Over the last few years, though, we haven't exactly been going out on a limb in projecting these top-volume backs. Excluding rookies, there isn't a single back that has had a top-30 ADP in the last three seasons without having at least one previous season with at least 200 opportunities to their name.
That makes Williams a serious anomaly. He hasn't even racked up 200 opportunities in the last two seasons combined -- seeing 74 each in 2017 and 2018. His six-game sample as a starter did have him on pace to crack that mark, but there we're dealing with less than half a season of data, giving us a far less reliable sample than we've seen for any of these other top picks.
The Chiefs also have a running back who they are paying more than they are paying the recently-extended Williams in 2019, and it's a back who has twice eclipsed 200 opportunities in a season, with 250 in 2016 and 328 in 2017. We're talking about Carlos Hyde, of course.
Hyde bounced between two teams last season, but he still saw over 2.5 times as many opportunities on the year as Williams did, with 188 over 14 games.
Is Carlos Hyde Bad? Recency Bias and "Skill"
I'm not here to take shots at anyone, but one thing that got me interested in putting this article together was seeing Hyde's poor yards per carry from the last two seasons (3.7) cited as the reason that he isn't a threat to take work from Williams.
Yes, Williams crushed Hyde in that category last year, with 5.1 yards per carry. But that was a 50-carry sample, while Williams' first four seasons (133 carries) saw him average only 3.6 yards per attempt -- fewer than Hyde has even in his worst two-season stretch.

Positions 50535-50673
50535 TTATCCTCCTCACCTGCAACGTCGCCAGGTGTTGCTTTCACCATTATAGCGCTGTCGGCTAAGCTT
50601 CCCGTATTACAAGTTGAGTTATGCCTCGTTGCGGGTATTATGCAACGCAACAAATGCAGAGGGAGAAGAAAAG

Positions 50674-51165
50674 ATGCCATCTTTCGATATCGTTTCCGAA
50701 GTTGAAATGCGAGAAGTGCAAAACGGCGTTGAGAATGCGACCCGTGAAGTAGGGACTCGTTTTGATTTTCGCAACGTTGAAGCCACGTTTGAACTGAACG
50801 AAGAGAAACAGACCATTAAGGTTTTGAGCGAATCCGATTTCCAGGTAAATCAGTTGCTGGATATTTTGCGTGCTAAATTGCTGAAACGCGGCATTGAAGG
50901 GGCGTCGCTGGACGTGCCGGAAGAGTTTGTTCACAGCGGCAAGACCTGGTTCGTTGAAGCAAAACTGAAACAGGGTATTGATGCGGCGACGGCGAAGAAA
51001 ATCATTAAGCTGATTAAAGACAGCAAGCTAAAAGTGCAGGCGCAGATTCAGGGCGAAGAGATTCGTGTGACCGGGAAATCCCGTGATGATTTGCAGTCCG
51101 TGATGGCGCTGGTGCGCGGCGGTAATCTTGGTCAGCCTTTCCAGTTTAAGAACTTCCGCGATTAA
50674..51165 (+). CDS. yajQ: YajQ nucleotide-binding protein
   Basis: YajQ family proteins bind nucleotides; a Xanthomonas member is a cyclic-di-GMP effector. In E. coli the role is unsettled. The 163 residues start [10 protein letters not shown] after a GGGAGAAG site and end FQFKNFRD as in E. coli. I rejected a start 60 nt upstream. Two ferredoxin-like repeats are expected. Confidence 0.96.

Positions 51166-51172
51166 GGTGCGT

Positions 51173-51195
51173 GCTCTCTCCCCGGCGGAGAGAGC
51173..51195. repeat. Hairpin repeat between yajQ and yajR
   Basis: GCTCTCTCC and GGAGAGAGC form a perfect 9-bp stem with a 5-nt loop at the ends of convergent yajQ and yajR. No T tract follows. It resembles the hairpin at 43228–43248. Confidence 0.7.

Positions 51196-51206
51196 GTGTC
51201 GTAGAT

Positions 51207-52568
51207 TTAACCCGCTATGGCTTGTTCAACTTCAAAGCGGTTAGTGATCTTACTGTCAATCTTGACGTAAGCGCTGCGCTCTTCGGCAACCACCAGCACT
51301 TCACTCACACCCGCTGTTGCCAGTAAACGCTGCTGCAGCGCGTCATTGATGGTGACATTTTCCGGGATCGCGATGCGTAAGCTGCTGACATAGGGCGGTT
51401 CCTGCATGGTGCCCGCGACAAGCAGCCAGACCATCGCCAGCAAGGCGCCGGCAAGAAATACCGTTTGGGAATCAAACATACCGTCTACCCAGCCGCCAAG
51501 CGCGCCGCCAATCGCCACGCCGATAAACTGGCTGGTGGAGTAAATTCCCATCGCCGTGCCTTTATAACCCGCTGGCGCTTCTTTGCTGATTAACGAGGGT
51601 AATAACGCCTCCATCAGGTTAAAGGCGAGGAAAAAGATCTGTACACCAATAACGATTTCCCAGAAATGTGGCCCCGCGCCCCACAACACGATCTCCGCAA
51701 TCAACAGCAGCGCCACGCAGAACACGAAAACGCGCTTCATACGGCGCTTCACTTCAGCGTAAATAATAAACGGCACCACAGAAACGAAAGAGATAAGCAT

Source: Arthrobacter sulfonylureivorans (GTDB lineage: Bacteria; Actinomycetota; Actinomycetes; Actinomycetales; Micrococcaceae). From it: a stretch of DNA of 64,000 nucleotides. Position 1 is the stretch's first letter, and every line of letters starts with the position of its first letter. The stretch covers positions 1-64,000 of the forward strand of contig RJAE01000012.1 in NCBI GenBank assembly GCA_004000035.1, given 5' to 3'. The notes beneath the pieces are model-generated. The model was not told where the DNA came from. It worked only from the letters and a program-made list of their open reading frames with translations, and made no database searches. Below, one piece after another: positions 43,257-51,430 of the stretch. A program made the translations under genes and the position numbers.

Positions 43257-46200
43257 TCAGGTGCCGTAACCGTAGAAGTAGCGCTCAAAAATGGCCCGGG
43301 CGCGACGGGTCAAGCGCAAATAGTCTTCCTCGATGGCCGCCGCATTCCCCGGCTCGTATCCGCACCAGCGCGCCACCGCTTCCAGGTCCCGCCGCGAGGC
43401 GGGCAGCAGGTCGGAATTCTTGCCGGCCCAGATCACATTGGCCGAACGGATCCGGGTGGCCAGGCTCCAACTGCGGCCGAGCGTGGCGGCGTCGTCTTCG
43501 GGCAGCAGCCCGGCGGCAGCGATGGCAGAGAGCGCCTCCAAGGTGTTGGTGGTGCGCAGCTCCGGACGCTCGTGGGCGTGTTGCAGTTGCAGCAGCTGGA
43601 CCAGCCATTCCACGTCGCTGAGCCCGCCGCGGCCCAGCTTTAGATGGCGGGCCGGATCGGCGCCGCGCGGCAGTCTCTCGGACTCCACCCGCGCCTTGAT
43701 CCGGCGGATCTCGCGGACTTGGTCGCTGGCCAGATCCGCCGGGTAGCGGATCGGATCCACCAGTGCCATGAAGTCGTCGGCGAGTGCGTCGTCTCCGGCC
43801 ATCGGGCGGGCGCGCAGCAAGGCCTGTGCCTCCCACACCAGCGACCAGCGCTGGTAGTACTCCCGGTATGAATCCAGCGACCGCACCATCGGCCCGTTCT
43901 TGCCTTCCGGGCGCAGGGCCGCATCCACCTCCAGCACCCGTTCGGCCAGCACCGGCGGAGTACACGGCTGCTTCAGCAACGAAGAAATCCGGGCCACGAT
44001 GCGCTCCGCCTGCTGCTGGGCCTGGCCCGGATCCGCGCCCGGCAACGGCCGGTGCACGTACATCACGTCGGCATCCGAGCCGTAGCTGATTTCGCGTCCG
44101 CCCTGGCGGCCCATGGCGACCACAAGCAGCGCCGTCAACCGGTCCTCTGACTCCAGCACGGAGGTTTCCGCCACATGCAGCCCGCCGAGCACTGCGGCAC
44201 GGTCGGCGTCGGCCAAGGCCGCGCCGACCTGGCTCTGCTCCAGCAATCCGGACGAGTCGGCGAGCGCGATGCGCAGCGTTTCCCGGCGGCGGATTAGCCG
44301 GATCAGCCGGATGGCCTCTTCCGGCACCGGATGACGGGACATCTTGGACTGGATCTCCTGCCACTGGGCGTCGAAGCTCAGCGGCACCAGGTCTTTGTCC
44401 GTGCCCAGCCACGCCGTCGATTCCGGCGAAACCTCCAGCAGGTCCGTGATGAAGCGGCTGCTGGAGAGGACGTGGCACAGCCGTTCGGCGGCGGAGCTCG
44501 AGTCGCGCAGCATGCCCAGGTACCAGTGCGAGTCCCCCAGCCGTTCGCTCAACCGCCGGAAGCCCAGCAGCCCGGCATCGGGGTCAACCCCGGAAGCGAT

The 2018 Kansas City offense is by far the most efficiency-friendly environment either of these two have ever played in (and only Williams played in it), so it certainly makes sense that Williams' 2018 was the most efficient season we've seen from either of these two. And just because it's the most recent data doesn't mean we can completely throw away his early-career struggles or that we can crown him as definitely more skilled than Hyde, who has him beat in yards per carry in three of the previous four seasons.
Plus, yards per carry isn't a great efficiency metric anyway, so instead let's look at Rushing NEP per carry, which adjust for things like field position and down-and-distance.
|Year||Carlos Hyde||Damien Williams|
Neither of these guys have been terribly inefficient (a negative Rushing NEP per carry isn't unusual, since rushing is inherently more inefficient than passing), but Hyde has a significant edge over Williams in this stat in their respective careers. Granted, the biggest gap between the two came last season, when Williams had a huge edge of 0.18. Again, though, let's not let recency bias erase the rest of their careers -- especially when that was a 50-carry sample that came while Williams was playing in what might be the best offense in NFL history.
To attempt to capture the influence of their surrounding situations a bit more, we can also compare their numbers to how their teammates have fared in the same seasons, helping us adjust some for offensive line strength, the effect of the passing game quality and so on.
Looking at Hyde's numbers, things seem kind of bleak.
If you're looking for a reason to confirm why Carlos Hyde isn't good, there's one for you. He hasn't lived up to the average Rushing NEP per carry set by his backfield stablemates over his career. It is worth noting, though, that he holds a very slight edge over his teammates in Success Rate, which measures the percentage of a back's carries on which positive NEP is generated.
If that edge is confirmation that Hyde is not good, though, then you should also be pumping the breaks on Williams: